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Tennessee lawmakers discuss future of state education and funding

Tennessee legislators attended a Knoxville luncheon and discussed issues coming up in the 2020 -- like public school funding, mental health and teacher wages.

KNOX COUNTY, Tenn. — The Tennessee Legislature is back in session later this month. Some state lawmakers attended a luncheon in Knoxville Saturday to talk about their goals for the year.

A big topic of discussion at the luncheon hosted by the Society of Professional Journalists and the League of Women Voters was education and funding.

In attendance were Lt. Gov. Randy McNally, Rep. Martin Daniel, Rep. Bill Dunn, Rep. Gloria Johnson and Rep. Dave Wright.

Each had opinions on different areas of education.

"To the tune of about 1.2 billion dollars, we are underfunding our public schools," Johnson said.

She wanted to let everyone know students across the state are top priority.

"We're focusing so hard now on those test scores and all of these things and the expensive testing that we're forgetting about the whole child," Johnson said.

That includes mental health care-- something Daniel agrees with.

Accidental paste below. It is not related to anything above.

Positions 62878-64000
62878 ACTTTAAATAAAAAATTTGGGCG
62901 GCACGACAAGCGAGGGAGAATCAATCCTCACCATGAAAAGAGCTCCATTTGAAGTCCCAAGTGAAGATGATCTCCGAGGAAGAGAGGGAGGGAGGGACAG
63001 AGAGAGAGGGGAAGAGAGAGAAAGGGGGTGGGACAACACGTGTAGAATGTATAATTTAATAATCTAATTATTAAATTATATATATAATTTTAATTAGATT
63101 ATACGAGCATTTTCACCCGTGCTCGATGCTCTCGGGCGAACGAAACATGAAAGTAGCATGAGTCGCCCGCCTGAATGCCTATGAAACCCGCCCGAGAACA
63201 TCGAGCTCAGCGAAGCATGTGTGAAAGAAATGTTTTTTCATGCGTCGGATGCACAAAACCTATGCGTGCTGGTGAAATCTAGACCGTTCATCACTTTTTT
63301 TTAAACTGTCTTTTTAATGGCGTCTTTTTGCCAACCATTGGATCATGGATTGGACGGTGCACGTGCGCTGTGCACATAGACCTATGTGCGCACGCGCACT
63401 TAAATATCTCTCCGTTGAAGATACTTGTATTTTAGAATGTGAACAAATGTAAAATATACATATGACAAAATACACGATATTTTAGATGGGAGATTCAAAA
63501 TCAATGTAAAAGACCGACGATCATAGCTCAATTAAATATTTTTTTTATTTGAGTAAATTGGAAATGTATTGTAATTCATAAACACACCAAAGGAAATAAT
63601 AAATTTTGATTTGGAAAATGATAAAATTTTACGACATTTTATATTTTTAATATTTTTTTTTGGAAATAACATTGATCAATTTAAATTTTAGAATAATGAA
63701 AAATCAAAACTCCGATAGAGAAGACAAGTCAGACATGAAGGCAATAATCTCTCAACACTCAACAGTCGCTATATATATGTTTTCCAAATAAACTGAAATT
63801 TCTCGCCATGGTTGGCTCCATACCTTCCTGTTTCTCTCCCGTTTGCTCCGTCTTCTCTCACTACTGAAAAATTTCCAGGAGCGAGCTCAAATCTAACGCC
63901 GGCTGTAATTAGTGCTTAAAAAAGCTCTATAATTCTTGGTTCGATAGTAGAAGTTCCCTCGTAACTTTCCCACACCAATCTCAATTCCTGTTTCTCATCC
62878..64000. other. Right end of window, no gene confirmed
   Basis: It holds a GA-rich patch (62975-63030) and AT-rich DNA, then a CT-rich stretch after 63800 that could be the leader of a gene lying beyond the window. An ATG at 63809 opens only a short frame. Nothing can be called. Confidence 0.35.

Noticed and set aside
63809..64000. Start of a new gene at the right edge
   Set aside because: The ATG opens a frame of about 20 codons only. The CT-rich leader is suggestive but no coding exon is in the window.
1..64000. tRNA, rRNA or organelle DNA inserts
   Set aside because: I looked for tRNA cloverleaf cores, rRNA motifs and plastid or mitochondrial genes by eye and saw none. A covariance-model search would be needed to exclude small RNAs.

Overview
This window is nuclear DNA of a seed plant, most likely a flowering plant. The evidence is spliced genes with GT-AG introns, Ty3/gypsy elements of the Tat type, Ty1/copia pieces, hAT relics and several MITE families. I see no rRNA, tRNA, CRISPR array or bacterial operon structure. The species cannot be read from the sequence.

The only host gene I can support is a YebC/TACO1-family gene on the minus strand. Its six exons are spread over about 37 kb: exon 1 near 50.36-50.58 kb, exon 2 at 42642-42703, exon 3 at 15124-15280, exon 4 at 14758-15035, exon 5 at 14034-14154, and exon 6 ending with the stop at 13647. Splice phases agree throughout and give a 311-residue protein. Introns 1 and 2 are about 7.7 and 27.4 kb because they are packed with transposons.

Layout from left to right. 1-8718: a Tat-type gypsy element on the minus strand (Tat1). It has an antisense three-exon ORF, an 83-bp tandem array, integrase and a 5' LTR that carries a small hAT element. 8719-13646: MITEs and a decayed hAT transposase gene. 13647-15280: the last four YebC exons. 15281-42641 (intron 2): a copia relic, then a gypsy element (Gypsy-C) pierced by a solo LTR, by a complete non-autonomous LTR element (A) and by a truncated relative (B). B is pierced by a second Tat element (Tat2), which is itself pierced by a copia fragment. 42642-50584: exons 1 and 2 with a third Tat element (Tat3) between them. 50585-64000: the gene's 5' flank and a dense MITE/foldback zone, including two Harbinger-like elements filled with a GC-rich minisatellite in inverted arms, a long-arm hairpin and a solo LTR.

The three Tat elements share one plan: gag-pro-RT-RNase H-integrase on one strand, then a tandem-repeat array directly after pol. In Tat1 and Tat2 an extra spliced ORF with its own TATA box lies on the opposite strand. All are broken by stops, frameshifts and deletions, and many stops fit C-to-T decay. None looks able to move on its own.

"We need to have at least one counselor for every 2000 students," Daniel said.

But it will take more money to do that.

"If our schools were funded to the level they needed, we'd have more guidance counselors, more social workers, more counselors that could come in and work with these kids," Johnson said.

She said the $300 million for the private school voucher program introduced last year isn't helping do that.

RELATED: In reversal, state says Tennessee vouchers aren’t taxable

RELATED: Tennessee prepping to roll out school vouchers in 2020

"You can't fund the schools if you're funding private schools, and I have nothing against private schools, but private dollars should pay for those," Johnson said.

As far as teacher pay raises go, Daniel said he's receptive to making that happen.

"If the legislature provides for a teacher pay raise, say 20, $30 million lump sum, the local school board will have to account how that money is used," Daniel said.

Johnson is in favor and wants to make sure educators actually see the money.

"So when we say at the state level there's gonna be a raise, we need to write it so that they see it in that paycheck at the end of every month," Johnson added.

While some bills have already been introduced, the 2020 Tennessee legislative session does not start until the second Tuesday of January.

Lawmakers also discussed raising the minimum wage, health care and abortion.

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